Just a note, when I speak of progression, I am referring to moving on to a more difficult variation in the chain. So for example, a close squat would be a progression to the standard bodyweight squat.
Understand HOW to Progress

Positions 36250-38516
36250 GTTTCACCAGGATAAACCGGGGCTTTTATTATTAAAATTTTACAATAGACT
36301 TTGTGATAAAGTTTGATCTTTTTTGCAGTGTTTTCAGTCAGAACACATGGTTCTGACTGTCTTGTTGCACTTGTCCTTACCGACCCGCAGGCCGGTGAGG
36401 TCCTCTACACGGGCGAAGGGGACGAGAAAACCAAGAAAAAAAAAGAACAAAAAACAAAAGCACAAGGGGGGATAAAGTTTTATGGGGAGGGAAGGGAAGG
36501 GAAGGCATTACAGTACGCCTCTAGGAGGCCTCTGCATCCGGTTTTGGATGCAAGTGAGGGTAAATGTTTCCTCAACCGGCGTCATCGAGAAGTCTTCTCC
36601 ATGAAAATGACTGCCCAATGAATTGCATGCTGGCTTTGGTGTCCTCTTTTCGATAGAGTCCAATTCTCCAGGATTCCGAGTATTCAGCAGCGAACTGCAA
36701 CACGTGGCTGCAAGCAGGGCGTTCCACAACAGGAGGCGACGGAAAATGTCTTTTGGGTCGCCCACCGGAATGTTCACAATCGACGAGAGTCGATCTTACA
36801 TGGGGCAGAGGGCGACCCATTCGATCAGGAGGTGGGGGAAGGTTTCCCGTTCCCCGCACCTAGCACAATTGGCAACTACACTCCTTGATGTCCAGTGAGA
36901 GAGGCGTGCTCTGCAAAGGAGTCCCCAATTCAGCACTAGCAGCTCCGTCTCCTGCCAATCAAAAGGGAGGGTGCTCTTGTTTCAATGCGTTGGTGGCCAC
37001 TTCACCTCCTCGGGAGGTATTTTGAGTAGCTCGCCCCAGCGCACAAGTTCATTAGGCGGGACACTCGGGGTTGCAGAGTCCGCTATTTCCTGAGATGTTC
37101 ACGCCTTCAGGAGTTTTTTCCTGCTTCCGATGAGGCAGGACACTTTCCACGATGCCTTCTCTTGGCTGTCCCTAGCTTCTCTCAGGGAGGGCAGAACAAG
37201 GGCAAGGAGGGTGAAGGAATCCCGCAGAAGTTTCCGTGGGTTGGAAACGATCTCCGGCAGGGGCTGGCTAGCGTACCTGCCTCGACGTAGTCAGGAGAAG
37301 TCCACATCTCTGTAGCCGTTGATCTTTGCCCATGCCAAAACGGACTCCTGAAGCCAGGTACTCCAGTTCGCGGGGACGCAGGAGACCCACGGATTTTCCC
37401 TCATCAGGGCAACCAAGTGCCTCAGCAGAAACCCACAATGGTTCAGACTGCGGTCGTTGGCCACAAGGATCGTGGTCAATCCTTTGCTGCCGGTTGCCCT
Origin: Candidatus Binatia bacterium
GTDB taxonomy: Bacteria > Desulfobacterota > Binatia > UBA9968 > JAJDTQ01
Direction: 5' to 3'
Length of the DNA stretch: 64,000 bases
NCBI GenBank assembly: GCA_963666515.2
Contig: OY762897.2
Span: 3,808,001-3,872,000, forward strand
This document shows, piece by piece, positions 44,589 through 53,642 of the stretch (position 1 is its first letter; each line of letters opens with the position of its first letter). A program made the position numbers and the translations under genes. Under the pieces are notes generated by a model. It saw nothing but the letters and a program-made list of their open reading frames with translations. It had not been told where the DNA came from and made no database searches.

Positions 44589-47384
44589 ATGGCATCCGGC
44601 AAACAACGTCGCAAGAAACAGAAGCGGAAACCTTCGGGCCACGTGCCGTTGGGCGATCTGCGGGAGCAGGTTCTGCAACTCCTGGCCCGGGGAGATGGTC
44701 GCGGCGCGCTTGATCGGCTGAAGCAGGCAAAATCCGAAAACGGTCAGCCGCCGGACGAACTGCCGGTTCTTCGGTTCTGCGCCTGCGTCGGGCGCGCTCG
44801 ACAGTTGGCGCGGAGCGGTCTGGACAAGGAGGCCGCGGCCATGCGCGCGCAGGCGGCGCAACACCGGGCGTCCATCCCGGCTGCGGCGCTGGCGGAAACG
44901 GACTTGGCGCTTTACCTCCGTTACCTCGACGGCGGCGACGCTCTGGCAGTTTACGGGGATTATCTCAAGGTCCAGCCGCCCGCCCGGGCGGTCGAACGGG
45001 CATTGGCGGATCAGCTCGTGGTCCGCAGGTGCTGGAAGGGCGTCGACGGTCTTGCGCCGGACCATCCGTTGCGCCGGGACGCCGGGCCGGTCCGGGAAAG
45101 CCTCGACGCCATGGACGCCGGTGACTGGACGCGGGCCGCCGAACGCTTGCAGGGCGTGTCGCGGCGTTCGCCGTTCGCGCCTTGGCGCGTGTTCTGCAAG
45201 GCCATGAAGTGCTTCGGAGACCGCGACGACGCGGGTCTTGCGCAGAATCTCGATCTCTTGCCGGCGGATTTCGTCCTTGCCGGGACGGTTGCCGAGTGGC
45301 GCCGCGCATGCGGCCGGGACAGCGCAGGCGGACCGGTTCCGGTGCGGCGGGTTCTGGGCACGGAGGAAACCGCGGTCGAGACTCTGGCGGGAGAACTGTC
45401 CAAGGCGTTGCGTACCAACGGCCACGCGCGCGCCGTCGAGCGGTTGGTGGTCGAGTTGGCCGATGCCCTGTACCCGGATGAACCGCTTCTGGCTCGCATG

It’s really important to understand what you need to do in order to get yourself to the next level – which is the essence of progressive calisthenics. Understand the concepts around progression, like leverage, weight-to-limb ratio – which by the way are the two concepts my last podcast focused on – incline, decline, range of motion, and how you can use these concepts to modify the exercises. These concepts are so important because they will allow you to tailor your routine to your skill level, and preferences. Similarly, it allows you to regress a progression, in that, if, for example, you find your regular pushups are coming along great, you feel confident, and you want to jump right into diamond pushups, but they prove to be too challenging – understanding leverage will allow you to gradually bring your hands closer together, as opposed to just jumping right into a variation that is too difficult. I feel it also provides a psychological benefit in that you are trying something new, and fresh, and you get the feeling of moving forward, which is so important in building confidence, and enjoying exercise. That being said, if it is the beginning for you, and you lack the experience and knowledge, there is nothing wrong with following a pre-set plan that someone else created in order to get yourself rolling. That’s what I did – I followed routines and exercises that other people made and, with time, the desire for me to learn about what I was doing grew.